The TreeceCo Report
This week I read an article stating that a new mandate would compel banks to hold $100 billion more in liquid assets than they have had to previously. This certainly caused a red flag to go up in my mind, as it is another clear indicator that the solvency of banks is to be worried about.
Call me a broken record, but banks are one of the worst places to leave your money. The assets big banks will be required to hold must be easy to convert to cash to avoid creditor demand. When you deposit money in a bank, remember that the FDIC has stated you are an unsecured lender to that bank.
Chairman of the Federal Reserve Janet Yellen called the new mandate "another important step to enhance the safety and soundness" of big banks. This implementation is the result of the Basel III international regulatory framework. Basel III states that banks must hold enough assets on hand to be able to withstand a panic of 30 days.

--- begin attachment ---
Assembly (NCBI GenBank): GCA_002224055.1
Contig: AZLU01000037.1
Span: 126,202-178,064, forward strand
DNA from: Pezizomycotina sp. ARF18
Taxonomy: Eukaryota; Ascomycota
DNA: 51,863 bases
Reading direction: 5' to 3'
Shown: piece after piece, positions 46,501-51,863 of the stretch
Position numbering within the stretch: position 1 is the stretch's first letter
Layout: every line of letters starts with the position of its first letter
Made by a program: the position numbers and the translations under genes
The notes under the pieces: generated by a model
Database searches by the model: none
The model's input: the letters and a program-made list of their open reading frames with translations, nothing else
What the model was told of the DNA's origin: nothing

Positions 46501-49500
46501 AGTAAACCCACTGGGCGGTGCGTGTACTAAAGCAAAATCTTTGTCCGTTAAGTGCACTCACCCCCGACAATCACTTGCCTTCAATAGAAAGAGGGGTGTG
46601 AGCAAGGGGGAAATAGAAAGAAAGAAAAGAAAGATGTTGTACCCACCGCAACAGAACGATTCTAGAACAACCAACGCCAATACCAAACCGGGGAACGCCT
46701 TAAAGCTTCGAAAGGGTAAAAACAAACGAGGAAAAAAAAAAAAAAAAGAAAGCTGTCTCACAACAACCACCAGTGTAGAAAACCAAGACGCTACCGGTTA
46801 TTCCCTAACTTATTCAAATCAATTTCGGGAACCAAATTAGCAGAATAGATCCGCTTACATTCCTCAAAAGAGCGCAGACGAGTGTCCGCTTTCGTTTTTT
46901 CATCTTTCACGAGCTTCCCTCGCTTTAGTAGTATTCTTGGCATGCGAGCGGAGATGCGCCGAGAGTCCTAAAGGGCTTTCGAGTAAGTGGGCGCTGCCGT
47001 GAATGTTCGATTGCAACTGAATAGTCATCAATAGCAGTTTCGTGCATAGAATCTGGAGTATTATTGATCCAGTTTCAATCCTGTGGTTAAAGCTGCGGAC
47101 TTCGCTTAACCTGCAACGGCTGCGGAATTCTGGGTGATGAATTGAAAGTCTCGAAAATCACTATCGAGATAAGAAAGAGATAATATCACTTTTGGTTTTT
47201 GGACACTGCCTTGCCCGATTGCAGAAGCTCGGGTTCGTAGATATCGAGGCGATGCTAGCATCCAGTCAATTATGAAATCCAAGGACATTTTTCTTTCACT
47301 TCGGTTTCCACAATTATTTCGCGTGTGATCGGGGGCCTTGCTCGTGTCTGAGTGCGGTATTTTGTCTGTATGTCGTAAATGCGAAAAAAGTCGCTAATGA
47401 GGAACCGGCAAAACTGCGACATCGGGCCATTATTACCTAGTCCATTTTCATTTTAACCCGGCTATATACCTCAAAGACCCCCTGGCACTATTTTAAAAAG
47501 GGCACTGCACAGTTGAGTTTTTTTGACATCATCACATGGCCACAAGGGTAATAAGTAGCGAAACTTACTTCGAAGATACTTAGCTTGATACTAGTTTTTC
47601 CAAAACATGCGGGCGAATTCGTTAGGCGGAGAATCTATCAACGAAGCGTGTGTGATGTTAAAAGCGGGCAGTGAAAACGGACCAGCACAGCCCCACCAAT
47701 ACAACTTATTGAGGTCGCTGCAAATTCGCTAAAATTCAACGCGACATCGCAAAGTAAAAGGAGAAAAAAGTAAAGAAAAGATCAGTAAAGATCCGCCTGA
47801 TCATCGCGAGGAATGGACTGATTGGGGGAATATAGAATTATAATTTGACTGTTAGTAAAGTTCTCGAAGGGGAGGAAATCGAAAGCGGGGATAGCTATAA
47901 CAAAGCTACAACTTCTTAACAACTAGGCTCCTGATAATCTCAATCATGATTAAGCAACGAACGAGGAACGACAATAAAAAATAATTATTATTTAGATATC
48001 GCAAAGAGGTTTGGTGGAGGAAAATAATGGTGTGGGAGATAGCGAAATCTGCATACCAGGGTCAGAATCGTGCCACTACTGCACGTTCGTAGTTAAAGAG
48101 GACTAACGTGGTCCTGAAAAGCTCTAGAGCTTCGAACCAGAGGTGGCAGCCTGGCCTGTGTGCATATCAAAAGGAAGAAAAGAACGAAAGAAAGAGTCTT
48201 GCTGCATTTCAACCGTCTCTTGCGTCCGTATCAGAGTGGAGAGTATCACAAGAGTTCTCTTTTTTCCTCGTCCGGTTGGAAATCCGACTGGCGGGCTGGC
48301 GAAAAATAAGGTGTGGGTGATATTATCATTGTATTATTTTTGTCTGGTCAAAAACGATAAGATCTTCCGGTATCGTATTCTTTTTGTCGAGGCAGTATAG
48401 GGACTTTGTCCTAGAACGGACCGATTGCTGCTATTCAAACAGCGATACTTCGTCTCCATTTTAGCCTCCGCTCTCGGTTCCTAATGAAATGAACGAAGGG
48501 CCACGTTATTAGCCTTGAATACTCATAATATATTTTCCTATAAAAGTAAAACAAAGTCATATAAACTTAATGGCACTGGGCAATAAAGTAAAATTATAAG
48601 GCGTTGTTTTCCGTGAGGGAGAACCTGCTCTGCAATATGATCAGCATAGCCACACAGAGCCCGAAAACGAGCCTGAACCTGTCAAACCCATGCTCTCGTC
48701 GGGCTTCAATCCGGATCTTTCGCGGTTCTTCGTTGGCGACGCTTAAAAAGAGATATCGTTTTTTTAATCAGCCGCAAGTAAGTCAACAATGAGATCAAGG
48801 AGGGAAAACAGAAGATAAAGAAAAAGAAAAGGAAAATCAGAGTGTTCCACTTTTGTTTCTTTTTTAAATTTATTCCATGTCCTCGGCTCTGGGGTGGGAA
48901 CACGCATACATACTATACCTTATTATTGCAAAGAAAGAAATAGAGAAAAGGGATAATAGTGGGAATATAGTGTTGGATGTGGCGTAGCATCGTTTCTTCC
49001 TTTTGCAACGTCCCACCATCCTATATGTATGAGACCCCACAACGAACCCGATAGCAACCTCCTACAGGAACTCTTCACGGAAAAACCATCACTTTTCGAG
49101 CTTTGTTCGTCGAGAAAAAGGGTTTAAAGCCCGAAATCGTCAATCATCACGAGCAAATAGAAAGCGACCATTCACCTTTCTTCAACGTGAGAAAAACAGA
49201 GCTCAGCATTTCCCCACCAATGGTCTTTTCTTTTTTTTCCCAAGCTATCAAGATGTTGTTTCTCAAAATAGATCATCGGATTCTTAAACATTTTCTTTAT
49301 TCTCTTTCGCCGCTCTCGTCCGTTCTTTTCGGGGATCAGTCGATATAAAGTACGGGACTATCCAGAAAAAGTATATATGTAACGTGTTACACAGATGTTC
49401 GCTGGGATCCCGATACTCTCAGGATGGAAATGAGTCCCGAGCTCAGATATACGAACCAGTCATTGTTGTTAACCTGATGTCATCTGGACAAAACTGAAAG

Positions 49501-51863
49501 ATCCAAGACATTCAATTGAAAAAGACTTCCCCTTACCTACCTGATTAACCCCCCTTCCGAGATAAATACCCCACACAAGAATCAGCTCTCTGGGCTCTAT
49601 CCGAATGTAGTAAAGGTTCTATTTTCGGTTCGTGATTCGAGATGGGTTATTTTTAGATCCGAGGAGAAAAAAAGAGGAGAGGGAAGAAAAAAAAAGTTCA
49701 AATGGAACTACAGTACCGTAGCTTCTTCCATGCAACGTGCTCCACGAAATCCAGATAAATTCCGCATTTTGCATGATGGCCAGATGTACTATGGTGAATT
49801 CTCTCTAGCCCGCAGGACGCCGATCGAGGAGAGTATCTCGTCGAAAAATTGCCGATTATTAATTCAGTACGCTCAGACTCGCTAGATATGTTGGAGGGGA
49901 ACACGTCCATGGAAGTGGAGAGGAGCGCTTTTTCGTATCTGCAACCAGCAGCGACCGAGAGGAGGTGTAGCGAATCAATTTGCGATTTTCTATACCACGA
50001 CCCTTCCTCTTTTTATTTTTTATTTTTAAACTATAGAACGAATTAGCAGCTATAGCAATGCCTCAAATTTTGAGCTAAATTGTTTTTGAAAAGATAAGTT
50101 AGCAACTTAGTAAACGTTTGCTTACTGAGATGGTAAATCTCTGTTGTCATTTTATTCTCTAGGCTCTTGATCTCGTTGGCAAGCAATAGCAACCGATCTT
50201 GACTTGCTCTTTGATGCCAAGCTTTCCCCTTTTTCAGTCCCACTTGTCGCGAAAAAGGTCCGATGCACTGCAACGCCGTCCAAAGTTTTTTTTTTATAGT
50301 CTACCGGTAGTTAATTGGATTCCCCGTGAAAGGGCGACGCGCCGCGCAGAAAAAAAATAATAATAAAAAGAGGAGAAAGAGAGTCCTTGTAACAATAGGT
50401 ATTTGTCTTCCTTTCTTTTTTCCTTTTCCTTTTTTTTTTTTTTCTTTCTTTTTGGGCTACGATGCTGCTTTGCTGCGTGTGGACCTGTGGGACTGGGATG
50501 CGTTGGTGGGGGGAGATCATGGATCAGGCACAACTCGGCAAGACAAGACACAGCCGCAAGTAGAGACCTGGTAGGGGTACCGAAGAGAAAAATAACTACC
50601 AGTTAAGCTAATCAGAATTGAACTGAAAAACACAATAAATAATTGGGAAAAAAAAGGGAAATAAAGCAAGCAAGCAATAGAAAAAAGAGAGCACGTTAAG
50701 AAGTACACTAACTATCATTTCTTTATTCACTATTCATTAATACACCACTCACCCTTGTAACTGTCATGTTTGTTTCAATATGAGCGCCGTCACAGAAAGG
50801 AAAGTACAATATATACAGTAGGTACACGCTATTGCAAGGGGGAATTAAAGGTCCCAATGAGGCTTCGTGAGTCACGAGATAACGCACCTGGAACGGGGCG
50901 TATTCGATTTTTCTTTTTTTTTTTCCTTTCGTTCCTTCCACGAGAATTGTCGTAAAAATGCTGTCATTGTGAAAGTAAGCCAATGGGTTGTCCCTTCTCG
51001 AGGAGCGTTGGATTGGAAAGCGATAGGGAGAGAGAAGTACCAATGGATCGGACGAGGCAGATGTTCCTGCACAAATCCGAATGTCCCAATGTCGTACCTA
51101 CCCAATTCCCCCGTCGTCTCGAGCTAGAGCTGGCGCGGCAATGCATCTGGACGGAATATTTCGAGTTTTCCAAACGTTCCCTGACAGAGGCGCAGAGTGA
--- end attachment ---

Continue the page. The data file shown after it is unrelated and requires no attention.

The article stated that this is an attempt to avoid the bailouts that resulted in the 2008 economic decline. But we know that bailouts will not happen again. If you've been reading our newsletters or coming to our seminars you've heard about how bail-ins will happen. At some point the government will no longer be able to bail out banks.
If banks had to meet the requirement that the new rule mandates today, they would fall $100 billion short. Where will the extra liquidity come from?
Why do you have your money in banks and credit unions when so many questions about their solvency resound?
You cannot get your money out the bank quick enough! Granted, inflation is eating your money in the bank anyway, but I'd rather have it in my mattress being eaten by moths and inflation than allowing ubiquitous global bankers to determine what happens with my money.
I joke about this, but there are much safer ways to grow your
money than in banks, credit unions, mutual funds, or the stock market. You can actually have a guaranteed return in any economy with security backing up that promise. Call our office to schedule a meeting to discuss this.